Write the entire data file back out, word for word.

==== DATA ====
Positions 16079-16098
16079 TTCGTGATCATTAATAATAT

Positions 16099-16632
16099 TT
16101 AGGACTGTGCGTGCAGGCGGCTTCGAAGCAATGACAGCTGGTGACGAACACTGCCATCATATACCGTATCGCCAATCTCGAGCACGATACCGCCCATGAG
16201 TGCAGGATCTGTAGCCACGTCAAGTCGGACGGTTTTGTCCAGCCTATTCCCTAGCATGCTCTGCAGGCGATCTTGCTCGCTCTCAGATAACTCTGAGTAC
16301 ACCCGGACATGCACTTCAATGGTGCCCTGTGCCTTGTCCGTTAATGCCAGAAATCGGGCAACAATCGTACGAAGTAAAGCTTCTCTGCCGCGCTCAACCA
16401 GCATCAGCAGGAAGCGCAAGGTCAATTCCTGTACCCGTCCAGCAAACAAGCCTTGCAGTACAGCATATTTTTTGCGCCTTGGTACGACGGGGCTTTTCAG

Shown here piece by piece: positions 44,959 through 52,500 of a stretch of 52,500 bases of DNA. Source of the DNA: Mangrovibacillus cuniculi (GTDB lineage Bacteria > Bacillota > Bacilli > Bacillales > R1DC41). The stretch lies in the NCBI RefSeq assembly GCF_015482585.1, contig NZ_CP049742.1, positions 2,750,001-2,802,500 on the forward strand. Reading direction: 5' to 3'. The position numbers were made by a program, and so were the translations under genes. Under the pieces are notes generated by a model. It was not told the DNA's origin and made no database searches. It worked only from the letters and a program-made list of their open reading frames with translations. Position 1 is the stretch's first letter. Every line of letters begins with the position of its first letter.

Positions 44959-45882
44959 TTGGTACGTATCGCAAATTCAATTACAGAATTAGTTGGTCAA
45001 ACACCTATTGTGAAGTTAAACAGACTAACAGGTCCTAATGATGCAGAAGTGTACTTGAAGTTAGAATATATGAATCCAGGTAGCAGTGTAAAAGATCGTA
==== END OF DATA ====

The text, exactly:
Positions 16079-16098
16079 TTCGTGATCATTAATAATAT

Positions 16099-16632
16099 TT
16101 AGGACTGTGCGTGCAGGCGGCTTCGAAGCAATGACAGCTGGTGACGAACACTGCCATCATATACCGTATCGCCAATCTCGAGCACGATACCGCCCATGAG
16201 TGCAGGATCTGTAGCCACGTCAAGTCGGACGGTTTTGTCCAGCCTATTCCCTAGCATGCTCTGCAGGCGATCTTGCTCGCTCTCAGATAACTCTGAGTAC
16301 ACCCGGACATGCACTTCAATGGTGCCCTGTGCCTTGTCCGTTAATGCCAGAAATCGGGCAACAATCGTACGAAGTAAAGCTTCTCTGCCGCGCTCAACCA
16401 GCATCAGCAGGAAGCGCAAGGTCAATTCCTGTACCCGTCCAGCAAACAAGCCTTGCAGTACAGCATATTTTTTGCGCCTTGGTACGACGGGGCTTTTCAG

Shown here piece by piece: positions 44,959 through 52,500 of a stretch of 52,500 bases of DNA. Source of the DNA: Mangrovibacillus cuniculi (GTDB lineage Bacteria > Bacillota > Bacilli > Bacillales > R1DC41). The stretch lies in the NCBI RefSeq assembly GCF_015482585.1, contig NZ_CP049742.1, positions 2,750,001-2,802,500 on the forward strand. Reading direction: 5' to 3'. The position numbers were made by a program, and so were the translations under genes. Under the pieces are notes generated by a model. It was not told the DNA's origin and made no database searches. It worked only from the letters and a program-made list of their open reading frames with translations. Position 1 is the stretch's first letter. Every line of letters begins with the position of its first letter.

Positions 44959-45882
44959 TTGGTACGTATCGCAAATTCAATTACAGAATTAGTTGGTCAA
45001 ACACCTATTGTGAAGTTAAACAGACTAACAGGTCCTAATGATGCAGAAGTGTACTTGAAGTTAGAATATATGAATCCAGGTAGCAGTGTAAAAGATCGTA